ment of Sociomedical Sciences. Her primary interest is the intersection of economic, social, and cultural influences on health and illness among disadvantaged populations. Dr. Aidala’s work focuses on research, teaching, and service delivery strategies to work effectively with harder-to-reach or “hidden” populations in urban settings, including the homeless, mentally ill, substance users, HIV-positive adults, and youth. Dr. Aidala has directed over 20 collaborative community health or services research projects. Her recent work is studying housing/lack of housing and HIV prevention and care, and methodological and statistical approaches to improve “practice-based” evidence. Dr. Aidala is coprincipal director and study director of the Community Health Advisory & Information Network (CHAIN), an ongoing study of persons living with HIV or at high risk of infection in New York City, now in its 18th year. CHAIN is conducted in collaboration with the HIV Planning Council and the New York Health Department of Health and Mental Hygiene and is a main source of data for service planning in the region. Formerly, she directed the Multiple Diagnoses Initiative, a Department of Housing and Urban Development–Department of Health and Human Services joint initiative that worked with housing providers to better understand the reciprocal relationship between housing and health care among persons living with HIV/AIDS who also struggle with mental illness and/or chronic substance abuse problems. Dr. Aidala received her Ph.D. in sociology from Columbia University.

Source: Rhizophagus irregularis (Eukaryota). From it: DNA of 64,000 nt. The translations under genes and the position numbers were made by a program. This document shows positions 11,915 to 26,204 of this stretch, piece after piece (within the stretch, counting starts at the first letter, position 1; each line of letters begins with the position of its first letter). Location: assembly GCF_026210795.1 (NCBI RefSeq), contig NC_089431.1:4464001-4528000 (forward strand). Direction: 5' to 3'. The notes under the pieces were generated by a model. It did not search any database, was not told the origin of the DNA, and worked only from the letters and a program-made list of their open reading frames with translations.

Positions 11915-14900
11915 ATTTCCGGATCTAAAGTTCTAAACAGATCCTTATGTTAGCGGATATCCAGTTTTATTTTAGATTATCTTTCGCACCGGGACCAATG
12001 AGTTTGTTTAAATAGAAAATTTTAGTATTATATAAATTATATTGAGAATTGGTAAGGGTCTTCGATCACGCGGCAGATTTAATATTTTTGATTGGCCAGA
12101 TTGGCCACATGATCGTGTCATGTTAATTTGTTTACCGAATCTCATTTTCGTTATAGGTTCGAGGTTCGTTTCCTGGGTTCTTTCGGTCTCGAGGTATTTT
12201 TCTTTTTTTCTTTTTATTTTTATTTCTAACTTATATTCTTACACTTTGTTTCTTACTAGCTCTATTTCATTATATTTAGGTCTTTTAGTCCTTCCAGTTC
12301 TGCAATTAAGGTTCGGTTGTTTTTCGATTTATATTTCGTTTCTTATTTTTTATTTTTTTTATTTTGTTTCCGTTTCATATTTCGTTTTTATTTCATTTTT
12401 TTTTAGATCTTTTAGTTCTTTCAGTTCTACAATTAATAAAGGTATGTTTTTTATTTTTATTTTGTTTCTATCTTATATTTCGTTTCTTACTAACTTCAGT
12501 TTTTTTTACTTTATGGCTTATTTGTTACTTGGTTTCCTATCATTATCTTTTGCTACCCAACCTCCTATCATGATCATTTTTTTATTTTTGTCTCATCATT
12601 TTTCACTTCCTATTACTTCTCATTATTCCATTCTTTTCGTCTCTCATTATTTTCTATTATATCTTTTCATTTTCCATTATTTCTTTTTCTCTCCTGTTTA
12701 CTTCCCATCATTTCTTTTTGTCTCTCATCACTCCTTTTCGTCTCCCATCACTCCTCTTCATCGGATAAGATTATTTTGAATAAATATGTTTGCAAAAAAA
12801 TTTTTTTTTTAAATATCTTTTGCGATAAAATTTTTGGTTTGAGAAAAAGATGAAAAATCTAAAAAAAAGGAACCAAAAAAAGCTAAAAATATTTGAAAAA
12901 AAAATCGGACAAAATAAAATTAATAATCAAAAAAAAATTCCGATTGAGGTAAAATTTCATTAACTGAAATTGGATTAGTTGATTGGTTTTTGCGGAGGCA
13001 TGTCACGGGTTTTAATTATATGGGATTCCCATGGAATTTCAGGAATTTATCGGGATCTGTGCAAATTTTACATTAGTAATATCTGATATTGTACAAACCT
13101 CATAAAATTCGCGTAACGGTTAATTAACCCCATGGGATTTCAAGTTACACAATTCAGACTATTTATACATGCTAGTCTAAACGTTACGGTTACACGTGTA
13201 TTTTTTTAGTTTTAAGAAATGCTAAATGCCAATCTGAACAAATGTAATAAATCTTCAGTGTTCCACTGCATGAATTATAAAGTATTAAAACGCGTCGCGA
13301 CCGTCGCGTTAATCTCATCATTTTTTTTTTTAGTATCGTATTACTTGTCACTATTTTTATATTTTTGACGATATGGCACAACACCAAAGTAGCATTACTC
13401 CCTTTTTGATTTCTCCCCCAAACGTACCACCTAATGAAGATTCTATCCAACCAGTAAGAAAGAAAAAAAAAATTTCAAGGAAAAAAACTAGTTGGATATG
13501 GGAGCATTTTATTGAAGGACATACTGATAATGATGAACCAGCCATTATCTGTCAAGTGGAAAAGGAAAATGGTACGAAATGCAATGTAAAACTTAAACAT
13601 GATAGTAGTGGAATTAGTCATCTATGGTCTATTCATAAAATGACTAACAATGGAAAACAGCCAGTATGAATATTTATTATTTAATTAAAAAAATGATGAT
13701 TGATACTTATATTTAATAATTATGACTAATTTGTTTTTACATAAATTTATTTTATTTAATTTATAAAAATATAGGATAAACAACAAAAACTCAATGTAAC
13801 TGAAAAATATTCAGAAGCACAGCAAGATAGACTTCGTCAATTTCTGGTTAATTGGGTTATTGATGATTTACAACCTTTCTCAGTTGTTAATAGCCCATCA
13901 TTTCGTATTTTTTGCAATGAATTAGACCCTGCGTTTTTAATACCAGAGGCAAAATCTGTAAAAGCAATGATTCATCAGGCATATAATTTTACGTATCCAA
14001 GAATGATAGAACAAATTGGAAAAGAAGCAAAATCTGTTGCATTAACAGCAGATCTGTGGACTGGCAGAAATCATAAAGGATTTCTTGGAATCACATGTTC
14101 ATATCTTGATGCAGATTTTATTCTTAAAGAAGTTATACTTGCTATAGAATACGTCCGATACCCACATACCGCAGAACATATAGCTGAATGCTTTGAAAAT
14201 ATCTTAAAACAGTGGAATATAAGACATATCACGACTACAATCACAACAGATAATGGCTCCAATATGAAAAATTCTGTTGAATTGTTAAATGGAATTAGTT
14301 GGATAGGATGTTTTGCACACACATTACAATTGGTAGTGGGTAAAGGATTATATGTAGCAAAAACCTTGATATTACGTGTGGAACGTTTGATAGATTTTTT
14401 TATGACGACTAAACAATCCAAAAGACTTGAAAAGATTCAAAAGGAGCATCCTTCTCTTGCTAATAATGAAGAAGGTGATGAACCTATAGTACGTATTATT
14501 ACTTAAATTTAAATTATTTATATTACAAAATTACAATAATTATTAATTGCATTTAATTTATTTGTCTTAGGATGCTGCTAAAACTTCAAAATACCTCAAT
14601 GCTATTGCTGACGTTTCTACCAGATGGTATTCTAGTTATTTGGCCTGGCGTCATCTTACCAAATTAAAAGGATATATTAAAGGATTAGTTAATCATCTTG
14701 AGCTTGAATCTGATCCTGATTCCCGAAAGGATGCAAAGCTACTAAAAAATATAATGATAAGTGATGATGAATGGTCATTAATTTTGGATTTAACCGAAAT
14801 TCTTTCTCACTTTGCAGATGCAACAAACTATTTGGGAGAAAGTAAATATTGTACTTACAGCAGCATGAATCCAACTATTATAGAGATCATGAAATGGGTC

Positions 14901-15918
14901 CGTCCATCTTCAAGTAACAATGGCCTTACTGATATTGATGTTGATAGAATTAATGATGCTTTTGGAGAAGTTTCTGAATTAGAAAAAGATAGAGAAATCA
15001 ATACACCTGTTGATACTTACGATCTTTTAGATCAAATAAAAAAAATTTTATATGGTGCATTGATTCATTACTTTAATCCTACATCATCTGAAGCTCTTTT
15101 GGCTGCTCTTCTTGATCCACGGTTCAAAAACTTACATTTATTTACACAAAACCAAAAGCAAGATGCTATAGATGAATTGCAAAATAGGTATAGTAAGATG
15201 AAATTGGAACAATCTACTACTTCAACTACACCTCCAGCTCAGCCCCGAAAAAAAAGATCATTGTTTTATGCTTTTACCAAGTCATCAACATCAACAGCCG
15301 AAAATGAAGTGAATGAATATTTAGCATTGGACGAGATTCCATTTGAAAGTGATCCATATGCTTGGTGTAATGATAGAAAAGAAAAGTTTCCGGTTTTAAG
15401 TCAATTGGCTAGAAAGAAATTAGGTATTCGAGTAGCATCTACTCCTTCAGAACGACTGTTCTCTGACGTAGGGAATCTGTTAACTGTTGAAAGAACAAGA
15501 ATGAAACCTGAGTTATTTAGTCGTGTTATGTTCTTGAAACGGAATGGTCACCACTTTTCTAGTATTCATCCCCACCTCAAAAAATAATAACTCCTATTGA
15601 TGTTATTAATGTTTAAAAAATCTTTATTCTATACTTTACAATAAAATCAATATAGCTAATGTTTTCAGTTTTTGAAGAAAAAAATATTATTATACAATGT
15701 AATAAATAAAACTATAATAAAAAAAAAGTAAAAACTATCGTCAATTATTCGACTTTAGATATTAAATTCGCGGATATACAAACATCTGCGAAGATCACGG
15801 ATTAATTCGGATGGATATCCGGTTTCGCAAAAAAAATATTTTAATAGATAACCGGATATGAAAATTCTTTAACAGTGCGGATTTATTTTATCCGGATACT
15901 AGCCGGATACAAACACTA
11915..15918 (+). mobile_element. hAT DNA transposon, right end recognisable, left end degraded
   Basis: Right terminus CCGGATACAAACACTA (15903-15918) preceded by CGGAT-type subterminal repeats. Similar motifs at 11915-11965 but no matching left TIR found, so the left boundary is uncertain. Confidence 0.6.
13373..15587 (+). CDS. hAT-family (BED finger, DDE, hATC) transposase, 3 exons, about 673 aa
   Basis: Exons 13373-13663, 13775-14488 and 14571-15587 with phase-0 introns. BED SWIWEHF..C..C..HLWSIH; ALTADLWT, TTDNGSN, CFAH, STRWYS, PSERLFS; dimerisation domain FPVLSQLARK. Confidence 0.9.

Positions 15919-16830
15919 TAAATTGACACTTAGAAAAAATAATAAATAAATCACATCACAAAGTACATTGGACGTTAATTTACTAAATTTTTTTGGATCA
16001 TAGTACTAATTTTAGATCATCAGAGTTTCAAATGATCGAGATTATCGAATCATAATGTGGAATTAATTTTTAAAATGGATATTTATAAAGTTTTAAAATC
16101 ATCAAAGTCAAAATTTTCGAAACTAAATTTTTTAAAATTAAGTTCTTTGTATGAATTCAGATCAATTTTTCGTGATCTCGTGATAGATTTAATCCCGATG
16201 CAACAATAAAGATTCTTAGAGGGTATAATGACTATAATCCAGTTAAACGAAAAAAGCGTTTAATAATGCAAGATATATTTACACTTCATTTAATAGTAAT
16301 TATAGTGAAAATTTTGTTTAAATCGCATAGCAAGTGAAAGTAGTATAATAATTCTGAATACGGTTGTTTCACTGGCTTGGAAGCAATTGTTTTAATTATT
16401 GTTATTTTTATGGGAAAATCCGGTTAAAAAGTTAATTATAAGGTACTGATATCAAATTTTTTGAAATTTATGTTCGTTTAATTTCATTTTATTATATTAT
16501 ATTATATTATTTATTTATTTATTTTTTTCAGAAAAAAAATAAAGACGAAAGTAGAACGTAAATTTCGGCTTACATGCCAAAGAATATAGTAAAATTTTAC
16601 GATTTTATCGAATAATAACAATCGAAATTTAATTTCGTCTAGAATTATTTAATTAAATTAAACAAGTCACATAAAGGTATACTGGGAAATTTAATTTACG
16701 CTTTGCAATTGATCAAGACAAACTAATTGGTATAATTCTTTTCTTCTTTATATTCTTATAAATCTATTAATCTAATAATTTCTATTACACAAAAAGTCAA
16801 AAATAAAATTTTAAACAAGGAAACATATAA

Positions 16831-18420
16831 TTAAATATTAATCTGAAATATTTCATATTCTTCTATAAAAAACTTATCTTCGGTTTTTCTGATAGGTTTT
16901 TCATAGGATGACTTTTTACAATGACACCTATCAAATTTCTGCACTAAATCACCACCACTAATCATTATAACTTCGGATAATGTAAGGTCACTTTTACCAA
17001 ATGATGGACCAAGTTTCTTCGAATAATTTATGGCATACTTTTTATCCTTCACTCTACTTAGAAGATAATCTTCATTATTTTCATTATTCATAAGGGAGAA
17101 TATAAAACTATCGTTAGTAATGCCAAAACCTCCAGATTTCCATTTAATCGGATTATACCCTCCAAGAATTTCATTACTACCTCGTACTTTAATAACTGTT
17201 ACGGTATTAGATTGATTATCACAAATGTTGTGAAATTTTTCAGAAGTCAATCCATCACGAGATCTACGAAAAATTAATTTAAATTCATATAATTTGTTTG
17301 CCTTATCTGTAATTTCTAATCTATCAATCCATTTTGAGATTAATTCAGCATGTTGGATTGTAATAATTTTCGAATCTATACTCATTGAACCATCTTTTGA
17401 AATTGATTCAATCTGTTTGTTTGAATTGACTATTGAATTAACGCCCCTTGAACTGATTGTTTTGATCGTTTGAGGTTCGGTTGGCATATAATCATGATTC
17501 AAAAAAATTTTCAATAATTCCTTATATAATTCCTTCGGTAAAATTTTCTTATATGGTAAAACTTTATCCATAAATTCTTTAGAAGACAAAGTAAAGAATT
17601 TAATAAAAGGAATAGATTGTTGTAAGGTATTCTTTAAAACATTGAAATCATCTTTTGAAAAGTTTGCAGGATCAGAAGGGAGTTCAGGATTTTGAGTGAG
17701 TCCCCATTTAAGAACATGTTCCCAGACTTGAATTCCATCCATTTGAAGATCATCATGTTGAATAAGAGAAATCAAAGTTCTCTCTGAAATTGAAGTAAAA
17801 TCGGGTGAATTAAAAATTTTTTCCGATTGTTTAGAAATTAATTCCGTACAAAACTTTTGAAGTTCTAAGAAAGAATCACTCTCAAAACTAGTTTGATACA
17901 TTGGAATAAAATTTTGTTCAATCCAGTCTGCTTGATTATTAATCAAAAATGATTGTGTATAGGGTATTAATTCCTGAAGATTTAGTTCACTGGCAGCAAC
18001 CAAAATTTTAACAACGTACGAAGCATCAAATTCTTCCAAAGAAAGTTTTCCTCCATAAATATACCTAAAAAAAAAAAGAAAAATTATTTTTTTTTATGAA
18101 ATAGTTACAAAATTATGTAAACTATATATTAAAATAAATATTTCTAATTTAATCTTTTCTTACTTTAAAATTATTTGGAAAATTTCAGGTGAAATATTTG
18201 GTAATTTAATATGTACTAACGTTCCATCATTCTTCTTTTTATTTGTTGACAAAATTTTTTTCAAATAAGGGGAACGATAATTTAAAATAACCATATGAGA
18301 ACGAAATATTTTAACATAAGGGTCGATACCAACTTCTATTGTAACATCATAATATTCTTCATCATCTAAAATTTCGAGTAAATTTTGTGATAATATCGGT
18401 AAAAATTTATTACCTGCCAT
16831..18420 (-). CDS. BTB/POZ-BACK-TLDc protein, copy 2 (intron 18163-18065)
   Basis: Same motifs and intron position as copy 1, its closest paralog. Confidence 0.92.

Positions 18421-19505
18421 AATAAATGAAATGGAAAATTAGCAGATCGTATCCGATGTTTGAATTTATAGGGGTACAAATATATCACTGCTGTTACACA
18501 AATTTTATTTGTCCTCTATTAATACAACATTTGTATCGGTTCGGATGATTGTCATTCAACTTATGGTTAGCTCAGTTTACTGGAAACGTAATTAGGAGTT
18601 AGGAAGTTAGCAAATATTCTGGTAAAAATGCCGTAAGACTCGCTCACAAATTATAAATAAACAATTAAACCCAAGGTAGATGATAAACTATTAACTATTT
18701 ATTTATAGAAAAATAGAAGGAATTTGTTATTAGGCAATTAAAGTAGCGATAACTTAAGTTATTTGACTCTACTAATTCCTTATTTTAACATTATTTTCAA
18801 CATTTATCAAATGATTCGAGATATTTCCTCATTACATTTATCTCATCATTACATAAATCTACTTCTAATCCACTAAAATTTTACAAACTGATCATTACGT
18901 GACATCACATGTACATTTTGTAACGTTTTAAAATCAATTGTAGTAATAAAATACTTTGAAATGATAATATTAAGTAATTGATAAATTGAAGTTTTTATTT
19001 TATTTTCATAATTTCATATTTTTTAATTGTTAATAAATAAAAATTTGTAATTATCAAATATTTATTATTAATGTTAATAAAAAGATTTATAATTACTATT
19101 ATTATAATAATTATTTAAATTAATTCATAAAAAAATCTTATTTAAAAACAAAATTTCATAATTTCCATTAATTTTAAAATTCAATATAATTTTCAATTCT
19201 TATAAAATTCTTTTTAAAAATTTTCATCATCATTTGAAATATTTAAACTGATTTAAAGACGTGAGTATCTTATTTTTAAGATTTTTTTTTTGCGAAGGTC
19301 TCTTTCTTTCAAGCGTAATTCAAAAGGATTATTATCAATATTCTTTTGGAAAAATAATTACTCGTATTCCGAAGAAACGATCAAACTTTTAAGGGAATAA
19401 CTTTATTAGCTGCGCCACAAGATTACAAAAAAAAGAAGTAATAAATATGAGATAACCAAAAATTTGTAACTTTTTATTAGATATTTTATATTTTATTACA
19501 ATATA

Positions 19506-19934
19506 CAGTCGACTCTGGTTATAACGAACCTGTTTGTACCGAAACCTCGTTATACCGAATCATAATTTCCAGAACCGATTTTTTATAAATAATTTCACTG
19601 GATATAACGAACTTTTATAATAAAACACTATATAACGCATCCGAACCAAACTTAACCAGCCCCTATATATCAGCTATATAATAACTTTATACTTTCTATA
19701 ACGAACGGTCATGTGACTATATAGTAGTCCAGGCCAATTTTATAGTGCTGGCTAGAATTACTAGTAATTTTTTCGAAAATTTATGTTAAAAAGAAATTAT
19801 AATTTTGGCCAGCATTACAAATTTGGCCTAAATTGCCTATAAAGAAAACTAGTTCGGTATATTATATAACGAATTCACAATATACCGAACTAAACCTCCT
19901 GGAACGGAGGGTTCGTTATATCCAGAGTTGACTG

David D. Celentano, Sc.D., M.H.S., is professor and Charles Armstrong Chair of the department of epidemiology in the Johns Hopkins Bloomberg School of Public Health, with joint appointments in medicine, international health, and health, society, and behavior. His research integrates behavioral science theory and research with epidemiologic methods in the study of behavioral and social epidemiology. Although originally trained in a chronic disease paradigm (alcoholism and cancer control), he began his research in HIV/AIDS and sexually transmitted diseases (STDs) in the early 1980s. He has worked on some of the major cohort studies (AIDS Link to the Intravenous Experience [ALIVE], Multicenter AIDS Cohort Study [MACS]) in HIV epidemiology, as well as conducted intervention research in the United States for heterosexual men and women, injection drug users, and young men who have sex with men. He began international HIV research in 1990 through a long-term collaboration with Chiang Mai University in northern Thailand. He has worked on and directed numerous HIV/AIDS and STD epidemiological investigations and preventive interventions. He and his collaborators demonstrated that a behavioral intervention with young military conscripts led to a sevenfold reduction in incident STDs and halved the HIV incidence rate. In addition, the role of STDs and alcohol

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